There are a few designated stream trout lakes in the B'dub. As with all designated lakes no live minnows. That is about the only bait restriction.

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Casey, you're so bad.

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It's usually the holes that anger ME! crazy.gif

I guess I wasn't thinking about how broad my post was. Let me add some more information. I have a few nights experience winter camping in Alaska, but I had a snogo to pull everything I needed. When I think of going into the BWCA, I am thinking of my very heavy Clam Sleeper. I have a sled for it that I can strap it on, but it doesn't make it any lighter confused.gif

I know I would be exhausted on a long haul with this heavy gear, so I would need a short portage or entry point. I wouldn't mind going across a lake, but over and up portages doesn't get me too excited.

I like the 6" auger and early ice advice. Before Christmas seems like it would be nice time of year with just the right amount of snow and enough ice but not too much.

I haven't fished for anything other than walleyes, northerns and panfish. I don't know anything about trout.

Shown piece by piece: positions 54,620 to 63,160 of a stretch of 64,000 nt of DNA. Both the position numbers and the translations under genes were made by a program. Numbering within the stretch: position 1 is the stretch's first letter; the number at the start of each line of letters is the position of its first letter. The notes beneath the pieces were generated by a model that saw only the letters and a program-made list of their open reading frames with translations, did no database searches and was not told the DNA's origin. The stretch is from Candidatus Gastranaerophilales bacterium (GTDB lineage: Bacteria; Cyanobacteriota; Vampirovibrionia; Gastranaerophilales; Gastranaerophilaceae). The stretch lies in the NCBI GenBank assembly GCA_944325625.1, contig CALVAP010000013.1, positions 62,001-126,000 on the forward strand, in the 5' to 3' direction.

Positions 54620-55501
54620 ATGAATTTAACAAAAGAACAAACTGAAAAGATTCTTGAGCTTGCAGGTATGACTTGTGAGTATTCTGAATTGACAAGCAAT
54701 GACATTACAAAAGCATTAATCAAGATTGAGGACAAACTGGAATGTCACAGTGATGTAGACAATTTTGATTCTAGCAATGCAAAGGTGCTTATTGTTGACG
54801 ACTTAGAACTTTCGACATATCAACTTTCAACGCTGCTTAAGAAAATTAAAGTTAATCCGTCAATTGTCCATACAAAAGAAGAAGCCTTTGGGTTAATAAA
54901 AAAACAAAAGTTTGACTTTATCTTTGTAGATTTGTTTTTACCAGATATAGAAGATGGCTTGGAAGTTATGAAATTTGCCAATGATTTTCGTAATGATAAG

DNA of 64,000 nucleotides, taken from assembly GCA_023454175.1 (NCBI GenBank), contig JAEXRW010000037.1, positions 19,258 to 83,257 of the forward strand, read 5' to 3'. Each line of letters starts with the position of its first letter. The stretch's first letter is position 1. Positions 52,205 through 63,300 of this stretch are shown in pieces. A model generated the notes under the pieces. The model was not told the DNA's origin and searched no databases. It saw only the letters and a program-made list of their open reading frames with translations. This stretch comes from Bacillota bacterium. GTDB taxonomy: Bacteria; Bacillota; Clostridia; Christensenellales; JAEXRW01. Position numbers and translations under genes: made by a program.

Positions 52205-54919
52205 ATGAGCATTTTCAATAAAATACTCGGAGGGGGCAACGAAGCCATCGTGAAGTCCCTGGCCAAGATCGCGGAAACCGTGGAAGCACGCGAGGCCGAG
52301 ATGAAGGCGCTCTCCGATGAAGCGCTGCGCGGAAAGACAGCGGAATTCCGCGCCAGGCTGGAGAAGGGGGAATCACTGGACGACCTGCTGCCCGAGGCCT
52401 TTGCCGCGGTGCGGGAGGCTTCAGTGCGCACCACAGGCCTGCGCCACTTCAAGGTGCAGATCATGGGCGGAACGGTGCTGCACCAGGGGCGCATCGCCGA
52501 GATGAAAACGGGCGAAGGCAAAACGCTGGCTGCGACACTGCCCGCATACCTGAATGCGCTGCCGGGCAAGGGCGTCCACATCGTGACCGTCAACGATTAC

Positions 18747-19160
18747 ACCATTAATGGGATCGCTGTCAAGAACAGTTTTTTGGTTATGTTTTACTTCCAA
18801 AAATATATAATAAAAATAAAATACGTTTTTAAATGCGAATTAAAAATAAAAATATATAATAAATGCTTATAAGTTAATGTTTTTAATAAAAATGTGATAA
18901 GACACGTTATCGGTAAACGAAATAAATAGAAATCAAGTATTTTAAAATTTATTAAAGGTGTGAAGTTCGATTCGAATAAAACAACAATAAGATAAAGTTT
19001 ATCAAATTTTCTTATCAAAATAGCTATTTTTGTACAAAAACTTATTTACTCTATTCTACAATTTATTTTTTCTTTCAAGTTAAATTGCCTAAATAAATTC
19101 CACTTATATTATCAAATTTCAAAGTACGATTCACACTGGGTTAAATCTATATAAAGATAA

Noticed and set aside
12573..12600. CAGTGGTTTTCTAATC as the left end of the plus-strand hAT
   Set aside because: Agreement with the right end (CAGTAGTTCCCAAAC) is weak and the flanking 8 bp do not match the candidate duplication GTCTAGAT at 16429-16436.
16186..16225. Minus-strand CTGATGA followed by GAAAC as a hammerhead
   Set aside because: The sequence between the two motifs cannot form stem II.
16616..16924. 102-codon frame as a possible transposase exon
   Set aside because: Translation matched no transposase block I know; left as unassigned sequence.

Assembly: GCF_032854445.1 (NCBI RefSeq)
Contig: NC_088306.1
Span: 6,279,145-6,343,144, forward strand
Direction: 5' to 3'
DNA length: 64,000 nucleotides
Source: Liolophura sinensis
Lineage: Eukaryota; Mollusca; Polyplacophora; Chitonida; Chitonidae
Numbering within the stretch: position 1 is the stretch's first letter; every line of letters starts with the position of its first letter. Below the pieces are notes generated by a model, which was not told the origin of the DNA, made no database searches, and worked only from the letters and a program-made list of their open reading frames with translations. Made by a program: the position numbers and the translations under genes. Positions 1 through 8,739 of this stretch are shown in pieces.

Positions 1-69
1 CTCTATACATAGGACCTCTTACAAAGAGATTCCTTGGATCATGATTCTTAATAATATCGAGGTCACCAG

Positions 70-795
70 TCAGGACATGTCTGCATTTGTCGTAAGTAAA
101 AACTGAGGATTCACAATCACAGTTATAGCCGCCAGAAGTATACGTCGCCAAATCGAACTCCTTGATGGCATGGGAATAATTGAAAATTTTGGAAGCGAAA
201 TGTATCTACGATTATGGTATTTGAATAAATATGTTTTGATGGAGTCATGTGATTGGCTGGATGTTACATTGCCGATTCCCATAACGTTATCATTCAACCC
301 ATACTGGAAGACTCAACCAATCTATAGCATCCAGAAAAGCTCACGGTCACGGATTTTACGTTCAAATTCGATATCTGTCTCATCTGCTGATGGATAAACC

I would love to to do a dogsledding trip, but am concerned about the cost. Any idea on average cost? Do they drop you off or stay with you all night? Man, that would be awesome to have all the gear hauled out and then get dropped off in the middle of nowhere! Would they be able to pull that monster sleeper?

Thanks to everybody for the advice. This discussion is exactly what I need so I don't make the usual bonehead mistakes I can be so good at.

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kwiggy, I don't know about dogsledding trip costs, but you can work it so they stay with you or just do a dropoff and pickup. If you're interested in doing that in the Ely area, check out the Ely Chamber of Commerce at www.ely.org for a starting point with dogsled outfitters. They'll have a list, and a couple phone calls should give you ballpark pricing.

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With that gear and a 10 year old, Wood Lake off the Fernberg might be a good choice. That time of year you'll have some company, but fishing is good and it's not a bad trip in.